What You Should Know About Diet and Stomach Ulcers

Stomach ulcers affect millions of adults in the United States every year

Stomach ulcers affect millions of adults in the United States every year. The pain and discomfort associated with stomach ulcers can be debilitating. Billions of dollars each year are spent treating the effects of stomach ulcers. Knowing how diet affects stomach ulcers can help you improve your condition and understand what diet changes you should make.


A stomach ulcer is a break or tear in the lining of the stomach tissue. Stress, smoking, and diet are some of the most commons causes of stomach ulcers. The bacteria H. pylori is also known to cause many stomach ulcers and causes symptoms such as indigestion. Antibiotics, along with acid-suppressing drugs, are given to treat the infection. Carefully watching your diet can also provide some relief from indigestion.


If you are having any of the following symptoms, you could have a stomach ulcer:  burning abdominal pain in the middle to upper abdomen, nausea, heartburn, pain upon having an empty stomach, and pain that wakens you during the night. If you are vomiting bright red blood, your ulcer may be bleeding. If this occurs, you should visit your doctor as soon as possible for diagnosis and treatment.

Diet for Acute Ulcer

Diet is one of the most important treatments of stomach ulcers. For stomach ulcers in the severe stage, milk is often the best food. Milk provides the necessary nutrients and does not contain acids to aggravate the ulcer, giving the body a chance to heal itself. As your condition begins to improve, start adding other foods low in acid to your diet such as bland cereals.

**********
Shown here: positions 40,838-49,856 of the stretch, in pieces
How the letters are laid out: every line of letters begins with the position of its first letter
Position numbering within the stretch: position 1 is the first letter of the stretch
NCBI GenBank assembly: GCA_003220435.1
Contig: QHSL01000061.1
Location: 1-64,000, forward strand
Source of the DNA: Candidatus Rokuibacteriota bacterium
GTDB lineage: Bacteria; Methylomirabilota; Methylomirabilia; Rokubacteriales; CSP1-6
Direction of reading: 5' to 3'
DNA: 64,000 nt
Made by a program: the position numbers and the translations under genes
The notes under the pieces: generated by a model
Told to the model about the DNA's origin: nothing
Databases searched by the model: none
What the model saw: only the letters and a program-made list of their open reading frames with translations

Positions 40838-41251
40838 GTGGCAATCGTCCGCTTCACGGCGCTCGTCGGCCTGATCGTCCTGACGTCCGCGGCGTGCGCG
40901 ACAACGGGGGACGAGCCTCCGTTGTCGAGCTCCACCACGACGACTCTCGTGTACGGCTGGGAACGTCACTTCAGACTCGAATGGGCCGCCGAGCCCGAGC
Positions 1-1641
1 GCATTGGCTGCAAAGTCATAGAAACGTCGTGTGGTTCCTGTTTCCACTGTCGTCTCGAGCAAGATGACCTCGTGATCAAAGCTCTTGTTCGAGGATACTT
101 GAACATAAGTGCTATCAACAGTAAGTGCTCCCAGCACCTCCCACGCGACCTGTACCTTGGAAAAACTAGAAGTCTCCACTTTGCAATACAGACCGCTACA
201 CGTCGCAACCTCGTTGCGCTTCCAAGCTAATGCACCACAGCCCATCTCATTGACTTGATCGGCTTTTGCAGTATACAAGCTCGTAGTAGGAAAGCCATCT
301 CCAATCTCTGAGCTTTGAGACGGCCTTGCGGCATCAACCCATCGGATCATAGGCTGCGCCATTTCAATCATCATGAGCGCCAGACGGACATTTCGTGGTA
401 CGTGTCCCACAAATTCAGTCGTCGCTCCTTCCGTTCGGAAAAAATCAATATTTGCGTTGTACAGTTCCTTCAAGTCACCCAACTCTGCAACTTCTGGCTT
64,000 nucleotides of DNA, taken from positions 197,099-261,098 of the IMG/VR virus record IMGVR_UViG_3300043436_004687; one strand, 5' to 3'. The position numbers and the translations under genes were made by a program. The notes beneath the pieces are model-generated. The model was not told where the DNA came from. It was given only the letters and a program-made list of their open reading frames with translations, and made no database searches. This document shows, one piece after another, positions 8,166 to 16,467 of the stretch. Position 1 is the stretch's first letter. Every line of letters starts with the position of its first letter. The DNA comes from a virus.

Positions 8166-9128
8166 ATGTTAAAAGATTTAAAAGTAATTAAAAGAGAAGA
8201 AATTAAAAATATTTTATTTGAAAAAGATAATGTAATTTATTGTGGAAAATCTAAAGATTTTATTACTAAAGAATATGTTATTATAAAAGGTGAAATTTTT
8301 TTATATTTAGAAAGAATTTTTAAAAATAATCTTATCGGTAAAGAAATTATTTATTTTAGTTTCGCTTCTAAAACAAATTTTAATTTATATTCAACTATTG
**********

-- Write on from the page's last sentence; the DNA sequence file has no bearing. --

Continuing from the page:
Diet for Ulcer Control

A careful diet will help keep the pain and discomfort of stomach ulcers under control. Eat healthy meals; avoid fried foods and foods that are high fat. Eat small meals four to five times a day, rather than two or three large meals during the day. Eat slowly and chew your food well. This will aid in the digestion process. Do not lie down within 1 hour of eating. This will allow your body time to begin the digestion process and will decrease the chance of heartburn and the pain associated with it.

Foods to Avoid

Foods high in acid content will do nothing but aggravate stomach ulcers. These foods should be avoided if you have a stomach ulcer. You should avoid fried foods, spices, hot seasonings, and high roughage foods. Caffeine and alcohol will also aggravate an ulcer and worsen the pain. Citrus fruits, such as oranges, are high in acid and should be avoided.









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Judith Barton
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